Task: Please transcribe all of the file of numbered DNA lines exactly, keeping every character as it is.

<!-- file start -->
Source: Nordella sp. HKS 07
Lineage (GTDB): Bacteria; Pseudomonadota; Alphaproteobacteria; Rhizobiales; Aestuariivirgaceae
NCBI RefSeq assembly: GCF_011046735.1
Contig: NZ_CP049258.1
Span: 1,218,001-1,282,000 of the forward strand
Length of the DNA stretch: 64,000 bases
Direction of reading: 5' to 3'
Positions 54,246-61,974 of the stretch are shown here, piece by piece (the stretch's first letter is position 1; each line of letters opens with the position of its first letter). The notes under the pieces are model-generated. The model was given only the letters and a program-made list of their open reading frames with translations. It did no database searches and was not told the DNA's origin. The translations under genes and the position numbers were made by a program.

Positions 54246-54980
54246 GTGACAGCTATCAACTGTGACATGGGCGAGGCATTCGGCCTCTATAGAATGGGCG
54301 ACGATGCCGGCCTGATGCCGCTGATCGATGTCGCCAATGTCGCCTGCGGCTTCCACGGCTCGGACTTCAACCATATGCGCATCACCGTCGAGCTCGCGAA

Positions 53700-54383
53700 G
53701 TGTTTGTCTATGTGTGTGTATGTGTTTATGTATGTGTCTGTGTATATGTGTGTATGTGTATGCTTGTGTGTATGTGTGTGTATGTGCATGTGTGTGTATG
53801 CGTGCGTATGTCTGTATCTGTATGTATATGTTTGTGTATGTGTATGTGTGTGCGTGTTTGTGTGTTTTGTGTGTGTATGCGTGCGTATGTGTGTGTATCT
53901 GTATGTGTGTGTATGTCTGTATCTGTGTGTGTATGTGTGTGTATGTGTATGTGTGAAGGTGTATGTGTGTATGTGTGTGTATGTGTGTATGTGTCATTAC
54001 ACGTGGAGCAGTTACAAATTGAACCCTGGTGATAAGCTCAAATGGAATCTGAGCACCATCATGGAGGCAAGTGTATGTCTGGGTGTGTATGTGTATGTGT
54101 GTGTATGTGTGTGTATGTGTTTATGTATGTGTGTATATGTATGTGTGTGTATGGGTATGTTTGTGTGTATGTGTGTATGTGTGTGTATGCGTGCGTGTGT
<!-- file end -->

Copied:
Source: Nordella sp. HKS 07
Lineage (GTDB): Bacteria; Pseudomonadota; Alphaproteobacteria; Rhizobiales; Aestuariivirgaceae
NCBI RefSeq assembly: GCF_011046735.1
Contig: NZ_CP049258.1
Span: 1,218,001-1,282,000 of the forward strand
Length of the DNA stretch: 64,000 bases
Direction of reading: 5' to 3'
Positions 54,246-61,974 of the stretch are shown here, piece by piece (the stretch's first letter is position 1; each line of letters opens with the position of its first letter). The notes under the pieces are model-generated. The model was given only the letters and a program-made list of their open reading frames with translations. It did no database searches and was not told the DNA's origin. The translations under genes and the position numbers were made by a program.

Positions 54246-54980
54246 GTGACAGCTATCAACTGTGACATGGGCGAGGCATTCGGCCTCTATAGAATGGGCG
54301 ACGATGCCGGCCTGATGCCGCTGATCGATGTCGCCAATGTCGCCTGCGGCTTCCACGGCTCGGACTTCAACCATATGCGCATCACCGTCGAGCTCGCGAA

Positions 53700-54383
53700 G
53701 TGTTTGTCTATGTGTGTGTATGTGTTTATGTATGTGTCTGTGTATATGTGTGTATGTGTATGCTTGTGTGTATGTGTGTGTATGTGCATGTGTGTGTATG
53801 CGTGCGTATGTCTGTATCTGTATGTATATGTTTGTGTATGTGTATGTGTGTGCGTGTTTGTGTGTTTTGTGTGTGTATGCGTGCGTATGTGTGTGTATCT
53901 GTATGTGTGTGTATGTCTGTATCTGTGTGTGTATGTGTGTGTATGTGTATGTGTGAAGGTGTATGTGTGTATGTGTGTGTATGTGTGTATGTGTCATTAC
54001 ACGTGGAGCAGTTACAAATTGAACCCTGGTGATAAGCTCAAATGGAATCTGAGCACCATCATGGAGGCAAGTGTATGTCTGGGTGTGTATGTGTATGTGT
54101 GTGTATGTGTGTGTATGTGTTTATGTATGTGTGTATATGTATGTGTGTGTATGGGTATGTTTGTGTGTATGTGTGTATGTGTGTGTATGCGTGCGTGTGT